Jerusalem — A month after the murders of four teenagers — three Israeli and one Palestinian — their families are struggling to process their grief and are responding in different ways to the regional conflagration ignited by their childrens’ deaths.
In his free time these days, Hussein Abu Khdeir visits injured patients from Gaza who are being treated at the Al-Makassed Islamic Charitable Society Hospital in Jerusalem.
In a strange way, it puts his personal grief in perspective. “I saw one child, 3 months old, who lost a leg and has a head injury,” Abu Khdeir said. “I forgot my own son and cried.”
Abu Khdeir, whose 16-year-old son Mohammed Abu Khdeir was burned alive in an apparent revenge killing after three Israeli Jewish teens were murdered in the occupied West Bank, garnered the sympathy of many Israelis in his grief. He and his wife accepted condolence visits from numerous Israeli Jews, including several government officials, personally, in a tent outside his home in the Shuafat neighborhood of East Jerusalem.
“I want them here,” the boy’s mother, Suha Abu Khdeir, told a reporter from NPR, referring to a group of Israeli Jewish women that had come to visit her. “I want these women to support me.”
But no one should confuse that with acceptance of Israel’s policies — particularly as the government has gone from a clampdown against Hamas to a ground war in Gaza that has left hundreds of Palestinian civilians dead and thousands wounded. “The Israeli government is always looking for the next war,” Hussein Abu Khdeir, 48, told the Forward in a July 29 interview.
The Abu Khdeir family lives in Shuafat, a well-to-do neighborhood lined with villas and bisected by the track of the Jerusalem light rail. There the murdered boy’s father runs a hardware store popular with Arab and Jewish customers. A 15-minute drive to the west leads to Har Hotzvim, the technological park of Jerusalem, where Yishai Fraenkel, 44, is general manager of the design and development center at Intel’s headquarters in Israel. His nephew was 16-year-old Naftali Fraenkel, one of the three murdered Israeli teens.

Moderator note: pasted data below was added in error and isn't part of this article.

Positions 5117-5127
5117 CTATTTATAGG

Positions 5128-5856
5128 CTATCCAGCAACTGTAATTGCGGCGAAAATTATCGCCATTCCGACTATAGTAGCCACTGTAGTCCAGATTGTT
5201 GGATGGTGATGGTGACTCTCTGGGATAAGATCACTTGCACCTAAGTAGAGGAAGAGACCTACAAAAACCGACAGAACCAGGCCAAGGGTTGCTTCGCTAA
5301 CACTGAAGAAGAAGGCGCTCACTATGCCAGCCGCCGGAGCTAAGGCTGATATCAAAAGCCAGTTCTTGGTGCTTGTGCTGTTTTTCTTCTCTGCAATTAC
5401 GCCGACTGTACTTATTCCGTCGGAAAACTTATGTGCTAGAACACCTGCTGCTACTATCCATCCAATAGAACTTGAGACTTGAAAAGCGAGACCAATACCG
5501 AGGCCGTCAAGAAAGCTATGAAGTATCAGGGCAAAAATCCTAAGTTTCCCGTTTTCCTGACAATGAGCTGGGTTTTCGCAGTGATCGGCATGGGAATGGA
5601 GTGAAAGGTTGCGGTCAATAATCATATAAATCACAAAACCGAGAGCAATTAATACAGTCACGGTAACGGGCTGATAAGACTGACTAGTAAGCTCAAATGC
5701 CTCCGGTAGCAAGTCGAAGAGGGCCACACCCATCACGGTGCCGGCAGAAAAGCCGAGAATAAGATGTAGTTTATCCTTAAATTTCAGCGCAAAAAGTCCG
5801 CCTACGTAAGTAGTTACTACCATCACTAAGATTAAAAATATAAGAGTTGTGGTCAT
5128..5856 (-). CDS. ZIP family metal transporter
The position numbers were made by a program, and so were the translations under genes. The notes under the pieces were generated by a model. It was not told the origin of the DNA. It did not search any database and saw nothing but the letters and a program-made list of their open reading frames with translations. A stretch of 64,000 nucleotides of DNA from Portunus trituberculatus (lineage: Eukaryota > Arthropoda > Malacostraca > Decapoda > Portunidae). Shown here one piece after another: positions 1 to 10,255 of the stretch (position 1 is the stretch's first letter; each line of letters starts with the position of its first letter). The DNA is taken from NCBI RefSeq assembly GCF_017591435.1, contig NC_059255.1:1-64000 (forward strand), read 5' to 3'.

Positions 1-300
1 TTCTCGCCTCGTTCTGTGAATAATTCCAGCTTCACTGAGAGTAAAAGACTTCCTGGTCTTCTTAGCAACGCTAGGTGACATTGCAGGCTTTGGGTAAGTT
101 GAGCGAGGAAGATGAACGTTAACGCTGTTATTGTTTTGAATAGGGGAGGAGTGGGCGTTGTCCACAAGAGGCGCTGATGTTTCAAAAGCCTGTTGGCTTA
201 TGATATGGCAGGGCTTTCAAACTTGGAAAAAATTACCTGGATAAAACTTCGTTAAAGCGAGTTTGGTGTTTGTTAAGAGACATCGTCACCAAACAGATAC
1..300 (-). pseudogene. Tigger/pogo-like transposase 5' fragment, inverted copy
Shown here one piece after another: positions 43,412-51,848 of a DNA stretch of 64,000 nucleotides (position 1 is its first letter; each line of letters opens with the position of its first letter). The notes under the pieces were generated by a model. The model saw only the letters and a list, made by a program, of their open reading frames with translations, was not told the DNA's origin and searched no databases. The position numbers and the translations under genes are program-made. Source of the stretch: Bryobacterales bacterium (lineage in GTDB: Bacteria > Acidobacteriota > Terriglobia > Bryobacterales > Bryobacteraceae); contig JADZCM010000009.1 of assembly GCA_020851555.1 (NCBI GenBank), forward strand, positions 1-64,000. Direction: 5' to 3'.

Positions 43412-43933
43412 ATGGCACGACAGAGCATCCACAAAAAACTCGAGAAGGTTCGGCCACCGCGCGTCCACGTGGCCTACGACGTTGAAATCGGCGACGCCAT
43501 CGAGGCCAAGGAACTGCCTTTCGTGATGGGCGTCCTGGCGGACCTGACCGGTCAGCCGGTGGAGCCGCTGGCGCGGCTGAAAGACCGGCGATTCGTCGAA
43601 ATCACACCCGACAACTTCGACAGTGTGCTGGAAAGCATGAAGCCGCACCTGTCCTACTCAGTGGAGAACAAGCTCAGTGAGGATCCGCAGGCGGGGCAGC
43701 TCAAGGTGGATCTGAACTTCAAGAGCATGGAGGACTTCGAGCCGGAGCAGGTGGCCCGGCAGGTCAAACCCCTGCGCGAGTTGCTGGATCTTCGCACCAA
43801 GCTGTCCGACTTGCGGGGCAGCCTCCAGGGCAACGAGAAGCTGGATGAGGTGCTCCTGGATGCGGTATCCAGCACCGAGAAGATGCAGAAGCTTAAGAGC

Like Abu Khdeir, Yishai Fraenkel bridges between Jews and Palestinians. He has spearheaded Intel’s effort to outsource work to startups in the Palestinian city of Ramallah on the West Bank, and said he plans to continue to do so. But Fraenkel stands behind Israel’s military campaign in Gaza, despite the large number of civilian casualties. The violence, he said, “started with the murder of three innocent boys. It continued with continuous attempts at mass murder of Israelis.”
Fraenkel was referring to the hundreds of rockets Hamas fired into Israel from Gaza following Israel’s sweeping crackdown against Hamas across the West Bank — a crackdown that Israel launched initially in response to the teens’ kidnapping. So far, almost all the missiles have either been blocked by a high-tech air defense system or fallen on empty ground, causing only three fatalities.
Fraenkel lives in Nof Ayalon, a short walk from his nephew’s parents, Avi and Rachel Fraenkel. He met me between appointments; he works a double shift to accommodate both Israeli and American business hours.
“These are very hard days,” he said. “I carry as part of my family a very big personal pain. I carry very big pain as an Israeli citizen these days.”
Naftali’s mother, Rachel Fraenkel, publicly condemned the murder of Mohammed Abu Khdeir immediately. In a statement issued in the midst of her own mourning, she said: “There is no difference between blood and blood. Murder is murder. There is no justification and no atonement for murder.”
Yishai Fraenkel said that during a shiva visit, Jerusalem Mayor Nir Barkat called Hussein Abu Khdeir and then passed over the phone. Fraenkel said he spoke to Abu Khdeir.
“We lost a son in our extended family,” Fraenkel explained to the Forward. “Our hearts went out to [the Abu Khdeirs]. We wanted to reach out and give them a warm word. The second reason was a public one of condemning publicly any thought of revenge.”
It’s a phone call Abu Khdeir remembers less positively.
“I didn’t know where he was, in a studio or something,” he said. “He spoke… I didn’t understand him at all.”